Sunday, October 09, 2011

Thomas Pandolfi gives major concert to honor Franz Liszt

Sunday, October 9, pianist Thomas Pandolfi  gave his annual fall concert at the First Baptist Church of the City of Washington DC.

When I arrived (by slow Metro, with DC having so much transportation shut down this Columbus Day weekend), a piano tuner was working on the Steinway, because some keys were not releasing fully, after the piano was moved and apparently had been exposed to more humidity. I thought about the movie "Piano Mania" (Aug. 26, 2011 on my Movies blog).

The program honors the 200th Anniversary of the birth of Franz Liszt (Oct. 22, 1811).

Pandolfi introduced each composition with some brief remarks.

The program opened with the Piano Sonata  in E-flat, K282, of W. A. Mozart, which has the unusual form of starting with the slow movement (like the better known A Major), a practice that Beethoven would sometimes adopt. The Sonata has a pre-romantic feel. 

Next followed the Intermezzo in A, Op 118, #2, by Brahms.  Pandolfi mentioned the way Brahms started his career with larger sonata-like pieces, and compared the Op. 1 Brahms Piano Sonata to the Beethoven Hammer-Klavier.  I’ve discussed both pieces here recently.

He then played the A-flat Impromptu, Op. 90, #4, by Franz Schubert.  It actually starts with A-flat minor arpeggios.  I remember learning this piece from the Sherwood course when I took piano.

The rest of the program involved Liszt.  Before intermission, he played three Liszt transcriptions. First, a Schubert song “The Miller and the Brook”.  Next, a song by Robert Schumann, “Dedication” (“Widmung”).  And then the slow-motion E-flat Etude after Paganini, which I have heard played as encore at the Kennedy Center without name.  Pandolfi said that Paganini was to the violin what Liszt was to piano.   (I do recall the G# minor etude after Paganini.)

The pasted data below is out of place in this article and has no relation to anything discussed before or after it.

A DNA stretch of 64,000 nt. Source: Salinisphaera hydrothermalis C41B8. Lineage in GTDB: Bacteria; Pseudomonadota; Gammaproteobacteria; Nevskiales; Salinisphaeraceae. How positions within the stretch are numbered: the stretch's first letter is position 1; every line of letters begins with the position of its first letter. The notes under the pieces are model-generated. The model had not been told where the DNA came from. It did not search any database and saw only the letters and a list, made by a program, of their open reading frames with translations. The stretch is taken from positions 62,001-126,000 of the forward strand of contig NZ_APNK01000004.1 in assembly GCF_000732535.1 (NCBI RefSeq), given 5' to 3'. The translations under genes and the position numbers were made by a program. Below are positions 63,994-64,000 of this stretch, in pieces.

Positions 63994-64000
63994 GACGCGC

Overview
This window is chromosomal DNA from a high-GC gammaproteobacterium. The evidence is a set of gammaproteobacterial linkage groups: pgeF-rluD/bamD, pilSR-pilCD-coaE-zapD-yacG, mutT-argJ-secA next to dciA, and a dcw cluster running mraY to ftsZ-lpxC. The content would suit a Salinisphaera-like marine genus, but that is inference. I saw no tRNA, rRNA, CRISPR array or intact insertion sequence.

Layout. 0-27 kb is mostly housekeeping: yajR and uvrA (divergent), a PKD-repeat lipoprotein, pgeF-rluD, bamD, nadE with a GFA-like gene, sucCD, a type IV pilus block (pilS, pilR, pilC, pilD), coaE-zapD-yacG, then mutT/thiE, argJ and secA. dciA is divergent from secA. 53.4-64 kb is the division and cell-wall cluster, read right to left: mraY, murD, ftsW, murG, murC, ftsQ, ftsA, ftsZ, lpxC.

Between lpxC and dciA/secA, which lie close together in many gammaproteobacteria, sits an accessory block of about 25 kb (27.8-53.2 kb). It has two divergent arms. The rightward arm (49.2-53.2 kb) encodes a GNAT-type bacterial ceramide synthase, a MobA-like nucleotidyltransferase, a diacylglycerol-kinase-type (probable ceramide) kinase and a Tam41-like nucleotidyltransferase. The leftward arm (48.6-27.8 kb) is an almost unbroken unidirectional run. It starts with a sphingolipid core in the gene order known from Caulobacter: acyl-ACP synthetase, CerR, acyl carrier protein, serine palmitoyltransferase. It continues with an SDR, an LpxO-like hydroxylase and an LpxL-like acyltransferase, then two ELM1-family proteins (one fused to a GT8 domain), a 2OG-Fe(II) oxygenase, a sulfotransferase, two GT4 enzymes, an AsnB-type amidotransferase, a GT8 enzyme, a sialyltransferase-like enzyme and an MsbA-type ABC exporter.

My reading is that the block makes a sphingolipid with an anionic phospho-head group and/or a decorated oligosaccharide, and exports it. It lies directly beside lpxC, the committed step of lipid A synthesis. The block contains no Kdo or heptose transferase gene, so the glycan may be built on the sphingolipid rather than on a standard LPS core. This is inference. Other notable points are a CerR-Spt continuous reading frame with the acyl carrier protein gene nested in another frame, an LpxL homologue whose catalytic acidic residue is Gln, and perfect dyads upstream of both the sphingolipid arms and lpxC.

After intermission, he started with the Consolidation #3 in D-flat.  I played this a senior in high school. He compared it to a Chopin nocturne, but it is not quite as sentimental.  After all, this is Liszt.

He followed with the massive “Funerailles”, the 7th of the Poetic and Religious Harmonies, in F Minor.  It pays homage to the “Heroic” Polonaise of Chopin, and has the general structure of a Chopin Ballade, but rather dies away at the end instead of ending violently.  It also bears a slight relation to the Chopin F Minor Fantasy (previous post).  The piano sonorities were overwhelming.

Then he played the famous Liebestraum #3 in A-flat (the first two are rarely played).

There followed the Valse Oubliee (“Forgotten Waltz”) #1, in F#, 1881, which, as it progresses, becomes so chromatic that it approaches atonality.  Liszt was looking ahead, almost to Schoenberg, late in life. The work ends on a single note without harmony.

He concluded with the Hungarian Rhapsody #12 in c# Minor. He picked “which” rhapsody at the last moment, preferring one that uses heavy black keys to avoid problems with the piano.

Much of the music in this program was what my father would have called "tuneful".  Liszt was my late mother's favorite composer.

Thomas Pandolfi is on YouTube.   Here is his video of his playing three Etudes by Chopin.


One other note today: On Piers Morgan, on CNN, the remark was made that Michael Jackson actually was a student of classical music. I've never heard that before. 

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